"We wanted to know if we could blame this on RAS protein activity, so we generated new mice with normal levels of neurofibromin expression, but increased levels of RAS activation in brain stem cells," says Gutmann, the Donald O. Schnuck Family Professor of Neurology, and director of Washington University Neurofibromatosis Center. "However, those mice were normal."

NF1 also increases brain levels of cyclic AMP (cAMP), an important signaling molecule. Working with the same line of mice where stem cells in the brain do not make the NF1 protein, researchers fed pregnant mice and their newborns an agent that increased cAMP levels. The baby mice were closer to normal size, even though they still lacked neurofibromin in brain stem cells. Gutmann suspects the mice didn't completely return to normal because dietary supplementation of cAMP levels cannot match the natural ability of neurofibromin to control cAMP levels.

Gutmann is intrigued by the connection to cAMP. Research in other disorders has begun to build a number of associations between cAMP and tumor formation. Gutmann's laboratory and others have treatments in the works for neurofibromatosis 1 that restore the inhibitory effect neurofibromin normally has on RAS, but the new results may mean treatments are also needed to restore neurofibromin's effects on cAMP levels.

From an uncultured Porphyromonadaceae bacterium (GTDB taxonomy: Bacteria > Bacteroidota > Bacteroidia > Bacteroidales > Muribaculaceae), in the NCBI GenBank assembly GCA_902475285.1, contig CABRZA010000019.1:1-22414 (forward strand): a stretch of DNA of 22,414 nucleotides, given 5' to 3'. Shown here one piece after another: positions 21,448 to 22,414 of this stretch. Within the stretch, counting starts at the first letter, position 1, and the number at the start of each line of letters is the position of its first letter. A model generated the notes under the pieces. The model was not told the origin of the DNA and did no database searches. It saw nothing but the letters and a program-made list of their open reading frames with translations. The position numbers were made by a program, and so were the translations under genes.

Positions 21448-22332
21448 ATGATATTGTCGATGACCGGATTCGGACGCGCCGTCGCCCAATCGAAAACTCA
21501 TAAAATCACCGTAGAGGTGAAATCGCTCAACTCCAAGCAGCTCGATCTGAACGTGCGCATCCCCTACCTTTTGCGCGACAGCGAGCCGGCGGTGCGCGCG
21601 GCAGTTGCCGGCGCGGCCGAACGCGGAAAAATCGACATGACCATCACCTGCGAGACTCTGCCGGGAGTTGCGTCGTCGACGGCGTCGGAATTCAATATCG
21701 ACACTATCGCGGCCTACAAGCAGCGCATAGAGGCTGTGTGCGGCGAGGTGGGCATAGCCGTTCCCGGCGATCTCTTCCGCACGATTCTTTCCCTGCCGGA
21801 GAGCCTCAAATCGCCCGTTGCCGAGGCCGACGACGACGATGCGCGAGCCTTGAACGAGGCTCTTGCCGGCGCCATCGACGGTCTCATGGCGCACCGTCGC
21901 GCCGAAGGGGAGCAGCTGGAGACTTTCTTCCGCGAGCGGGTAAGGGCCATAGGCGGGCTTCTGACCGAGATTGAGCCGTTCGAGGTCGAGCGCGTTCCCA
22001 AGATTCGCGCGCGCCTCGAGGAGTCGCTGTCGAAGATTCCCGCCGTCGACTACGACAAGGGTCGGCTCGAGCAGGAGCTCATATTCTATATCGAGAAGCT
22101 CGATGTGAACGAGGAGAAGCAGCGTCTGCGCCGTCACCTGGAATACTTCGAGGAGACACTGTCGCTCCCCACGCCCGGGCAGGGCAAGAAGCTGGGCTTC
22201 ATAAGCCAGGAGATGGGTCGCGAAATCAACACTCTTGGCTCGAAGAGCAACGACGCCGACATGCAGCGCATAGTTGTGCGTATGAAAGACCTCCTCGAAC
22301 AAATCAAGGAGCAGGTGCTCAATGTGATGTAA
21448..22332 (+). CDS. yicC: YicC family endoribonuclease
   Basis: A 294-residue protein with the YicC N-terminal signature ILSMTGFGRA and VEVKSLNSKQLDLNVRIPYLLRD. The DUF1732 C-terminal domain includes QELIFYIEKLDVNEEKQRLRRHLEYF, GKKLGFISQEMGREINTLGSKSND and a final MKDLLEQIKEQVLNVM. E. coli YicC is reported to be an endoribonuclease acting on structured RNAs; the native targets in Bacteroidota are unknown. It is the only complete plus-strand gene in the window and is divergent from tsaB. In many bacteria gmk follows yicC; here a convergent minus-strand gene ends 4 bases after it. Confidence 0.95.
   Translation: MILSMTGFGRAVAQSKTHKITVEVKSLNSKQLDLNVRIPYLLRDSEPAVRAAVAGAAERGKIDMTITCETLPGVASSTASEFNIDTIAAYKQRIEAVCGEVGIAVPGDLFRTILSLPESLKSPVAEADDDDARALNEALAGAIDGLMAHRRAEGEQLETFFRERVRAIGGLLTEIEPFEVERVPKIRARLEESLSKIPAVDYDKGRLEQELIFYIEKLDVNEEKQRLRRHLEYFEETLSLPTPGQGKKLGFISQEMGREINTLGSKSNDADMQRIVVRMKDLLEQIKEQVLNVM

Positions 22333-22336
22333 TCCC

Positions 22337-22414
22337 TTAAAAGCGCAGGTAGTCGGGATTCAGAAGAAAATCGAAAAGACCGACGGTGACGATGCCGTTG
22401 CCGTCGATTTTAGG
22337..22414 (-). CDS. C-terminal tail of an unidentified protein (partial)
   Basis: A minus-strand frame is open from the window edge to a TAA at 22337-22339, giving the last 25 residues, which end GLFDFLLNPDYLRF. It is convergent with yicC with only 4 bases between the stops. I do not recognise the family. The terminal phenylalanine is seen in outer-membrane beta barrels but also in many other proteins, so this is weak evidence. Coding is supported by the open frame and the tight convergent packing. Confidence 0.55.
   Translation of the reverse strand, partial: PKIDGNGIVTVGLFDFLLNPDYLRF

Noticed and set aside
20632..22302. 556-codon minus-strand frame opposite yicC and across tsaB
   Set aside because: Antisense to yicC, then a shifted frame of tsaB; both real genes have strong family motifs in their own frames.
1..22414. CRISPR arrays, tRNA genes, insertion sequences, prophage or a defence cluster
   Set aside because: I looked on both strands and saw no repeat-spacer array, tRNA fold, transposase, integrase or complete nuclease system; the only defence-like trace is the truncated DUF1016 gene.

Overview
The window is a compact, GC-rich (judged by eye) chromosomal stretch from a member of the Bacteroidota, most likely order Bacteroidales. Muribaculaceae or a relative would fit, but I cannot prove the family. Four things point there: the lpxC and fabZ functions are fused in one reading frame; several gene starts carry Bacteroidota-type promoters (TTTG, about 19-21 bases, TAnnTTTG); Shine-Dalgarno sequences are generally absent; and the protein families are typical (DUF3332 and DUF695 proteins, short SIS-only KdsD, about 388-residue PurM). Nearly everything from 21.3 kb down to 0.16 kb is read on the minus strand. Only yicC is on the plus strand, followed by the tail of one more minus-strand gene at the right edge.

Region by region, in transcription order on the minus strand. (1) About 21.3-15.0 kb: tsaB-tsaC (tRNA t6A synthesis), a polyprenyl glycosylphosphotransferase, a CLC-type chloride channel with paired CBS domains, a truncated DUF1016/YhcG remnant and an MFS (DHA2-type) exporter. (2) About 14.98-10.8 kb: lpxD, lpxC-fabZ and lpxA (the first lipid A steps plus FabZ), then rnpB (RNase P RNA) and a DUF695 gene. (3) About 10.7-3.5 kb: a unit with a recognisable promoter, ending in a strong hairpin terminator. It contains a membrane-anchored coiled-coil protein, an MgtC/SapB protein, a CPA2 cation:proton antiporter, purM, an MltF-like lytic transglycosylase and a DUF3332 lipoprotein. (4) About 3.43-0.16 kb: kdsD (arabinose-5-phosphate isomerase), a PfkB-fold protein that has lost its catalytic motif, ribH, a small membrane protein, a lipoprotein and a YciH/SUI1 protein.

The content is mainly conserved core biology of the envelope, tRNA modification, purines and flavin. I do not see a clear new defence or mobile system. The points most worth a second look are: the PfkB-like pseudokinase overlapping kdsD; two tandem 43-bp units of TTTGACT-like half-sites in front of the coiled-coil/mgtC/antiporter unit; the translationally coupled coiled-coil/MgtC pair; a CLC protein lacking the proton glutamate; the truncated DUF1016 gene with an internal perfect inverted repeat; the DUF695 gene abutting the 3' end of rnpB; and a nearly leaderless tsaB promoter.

"What we've learned also may help us gain insight into other disease processes," Gutmann notes. "There are a number of other rare genetic abnormalities that cause short stature, and this same pathway may be involved."

To follow up, Gutmann plans additional studies to explore the role of the NF1 gene in the pituitary gland and the hypothalamus, a brain region that controls pituitary gland production of growth hormone.


'/>"/>

Contact: Michael C. Purdy
purdym@wustl.edu
314-286-0122
Washington University School of Medicine
Source:Eurekalert

Related biology news :

1. Gene regulation, not just genes, is what sets humans apart
2. Interaction of just 2 genes governs coloration patterns in mice
3. Muscle mass: Scientists identify novel mode of transcriptional regulation during myogenesis
4. Study finds blocking angiogenesis signaling from inside cell may lead to serious health problems
5. Smoking turns on genes -- permanently
6. Genes, Environment and Health Initiative invests in genetic studies, environmental monitoring